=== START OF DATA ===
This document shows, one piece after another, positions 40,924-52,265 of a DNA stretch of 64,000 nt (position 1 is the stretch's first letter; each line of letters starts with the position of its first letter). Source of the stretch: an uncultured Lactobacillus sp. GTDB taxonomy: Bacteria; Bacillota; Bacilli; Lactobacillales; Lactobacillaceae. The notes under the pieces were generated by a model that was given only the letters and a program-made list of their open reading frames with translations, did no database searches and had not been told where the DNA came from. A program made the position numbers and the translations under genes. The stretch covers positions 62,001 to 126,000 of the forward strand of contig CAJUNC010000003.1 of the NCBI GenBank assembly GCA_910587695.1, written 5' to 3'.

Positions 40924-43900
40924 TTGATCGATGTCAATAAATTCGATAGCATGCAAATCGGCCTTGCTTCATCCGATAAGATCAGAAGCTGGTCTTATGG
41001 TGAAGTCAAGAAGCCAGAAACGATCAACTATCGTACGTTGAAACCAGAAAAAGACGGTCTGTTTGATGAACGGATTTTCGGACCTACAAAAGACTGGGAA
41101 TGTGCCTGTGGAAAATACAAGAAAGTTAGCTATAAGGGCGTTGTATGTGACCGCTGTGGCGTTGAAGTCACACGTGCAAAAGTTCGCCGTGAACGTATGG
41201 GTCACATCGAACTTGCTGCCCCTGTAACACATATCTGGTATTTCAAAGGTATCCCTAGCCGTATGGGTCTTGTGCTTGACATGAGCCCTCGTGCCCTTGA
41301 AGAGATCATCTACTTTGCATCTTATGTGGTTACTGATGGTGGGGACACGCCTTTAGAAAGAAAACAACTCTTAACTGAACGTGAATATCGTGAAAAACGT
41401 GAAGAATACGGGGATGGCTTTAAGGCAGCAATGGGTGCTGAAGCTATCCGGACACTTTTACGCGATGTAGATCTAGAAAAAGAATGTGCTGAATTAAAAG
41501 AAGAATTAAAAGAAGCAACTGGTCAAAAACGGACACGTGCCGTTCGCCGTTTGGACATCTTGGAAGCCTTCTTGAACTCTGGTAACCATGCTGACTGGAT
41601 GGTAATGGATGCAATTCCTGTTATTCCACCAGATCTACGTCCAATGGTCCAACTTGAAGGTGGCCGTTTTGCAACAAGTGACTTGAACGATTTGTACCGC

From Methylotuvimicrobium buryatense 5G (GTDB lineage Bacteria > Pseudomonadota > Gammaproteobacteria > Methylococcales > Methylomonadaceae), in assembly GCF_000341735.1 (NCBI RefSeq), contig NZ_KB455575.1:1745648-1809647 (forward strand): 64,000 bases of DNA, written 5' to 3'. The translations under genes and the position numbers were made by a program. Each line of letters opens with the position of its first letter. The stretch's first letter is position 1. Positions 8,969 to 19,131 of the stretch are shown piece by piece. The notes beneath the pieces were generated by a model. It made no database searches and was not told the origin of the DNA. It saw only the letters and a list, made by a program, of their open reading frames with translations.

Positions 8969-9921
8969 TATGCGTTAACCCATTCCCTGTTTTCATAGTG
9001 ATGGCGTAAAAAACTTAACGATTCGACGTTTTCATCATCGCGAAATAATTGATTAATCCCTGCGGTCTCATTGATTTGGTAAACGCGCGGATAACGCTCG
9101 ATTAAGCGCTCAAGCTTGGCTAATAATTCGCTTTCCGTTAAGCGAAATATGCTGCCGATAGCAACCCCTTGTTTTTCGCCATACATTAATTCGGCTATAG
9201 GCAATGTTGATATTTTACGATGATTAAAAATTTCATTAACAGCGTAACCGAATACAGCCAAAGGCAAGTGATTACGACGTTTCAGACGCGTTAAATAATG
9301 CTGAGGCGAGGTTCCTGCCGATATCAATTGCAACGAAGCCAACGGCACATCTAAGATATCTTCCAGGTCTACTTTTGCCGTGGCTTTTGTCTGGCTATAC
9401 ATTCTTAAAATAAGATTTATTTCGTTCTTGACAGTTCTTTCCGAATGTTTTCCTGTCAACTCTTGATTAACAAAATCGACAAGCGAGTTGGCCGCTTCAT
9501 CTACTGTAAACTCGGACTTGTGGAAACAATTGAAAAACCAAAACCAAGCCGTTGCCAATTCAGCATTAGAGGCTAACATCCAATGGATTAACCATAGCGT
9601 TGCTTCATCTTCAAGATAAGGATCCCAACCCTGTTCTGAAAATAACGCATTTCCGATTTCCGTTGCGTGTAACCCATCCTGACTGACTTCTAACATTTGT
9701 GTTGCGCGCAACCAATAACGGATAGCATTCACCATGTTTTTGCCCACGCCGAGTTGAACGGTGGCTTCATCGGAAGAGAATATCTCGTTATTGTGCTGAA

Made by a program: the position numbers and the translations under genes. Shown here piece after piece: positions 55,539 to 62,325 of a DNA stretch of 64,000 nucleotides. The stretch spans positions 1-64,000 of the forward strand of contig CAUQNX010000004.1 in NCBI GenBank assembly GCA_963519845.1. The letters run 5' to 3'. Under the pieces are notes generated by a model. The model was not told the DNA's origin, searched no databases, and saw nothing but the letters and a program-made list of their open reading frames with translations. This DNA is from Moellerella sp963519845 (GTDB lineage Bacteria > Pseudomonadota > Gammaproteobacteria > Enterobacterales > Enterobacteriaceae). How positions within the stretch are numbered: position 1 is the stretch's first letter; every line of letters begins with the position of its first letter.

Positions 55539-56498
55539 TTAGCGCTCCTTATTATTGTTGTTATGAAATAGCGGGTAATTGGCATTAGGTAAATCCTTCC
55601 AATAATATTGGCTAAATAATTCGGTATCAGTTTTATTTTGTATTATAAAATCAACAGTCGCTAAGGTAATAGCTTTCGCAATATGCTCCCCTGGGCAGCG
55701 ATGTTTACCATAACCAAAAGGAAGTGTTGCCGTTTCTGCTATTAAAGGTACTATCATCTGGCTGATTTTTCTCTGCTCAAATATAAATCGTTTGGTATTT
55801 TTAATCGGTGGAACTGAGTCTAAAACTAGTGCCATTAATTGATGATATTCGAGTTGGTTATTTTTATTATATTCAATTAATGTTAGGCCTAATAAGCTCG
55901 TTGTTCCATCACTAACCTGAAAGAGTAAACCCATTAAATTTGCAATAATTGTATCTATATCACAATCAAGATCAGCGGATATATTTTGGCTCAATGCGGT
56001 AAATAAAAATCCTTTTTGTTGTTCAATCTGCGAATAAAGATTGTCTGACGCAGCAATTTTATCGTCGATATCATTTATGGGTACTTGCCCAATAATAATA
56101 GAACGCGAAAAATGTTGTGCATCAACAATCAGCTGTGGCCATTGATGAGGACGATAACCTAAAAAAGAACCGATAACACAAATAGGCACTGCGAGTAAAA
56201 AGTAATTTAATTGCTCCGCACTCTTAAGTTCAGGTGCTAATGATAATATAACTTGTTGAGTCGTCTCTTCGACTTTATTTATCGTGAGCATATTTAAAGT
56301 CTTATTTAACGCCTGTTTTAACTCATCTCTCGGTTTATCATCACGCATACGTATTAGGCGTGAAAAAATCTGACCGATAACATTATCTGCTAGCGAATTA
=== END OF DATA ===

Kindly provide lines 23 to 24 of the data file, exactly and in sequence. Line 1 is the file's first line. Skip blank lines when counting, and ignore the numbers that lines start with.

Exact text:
Positions 55539-56498
55539 TTAGCGCTCCTTATTATTGTTGTTATGAAATAGCGGGTAATTGGCATTAGGTAAATCCTTCC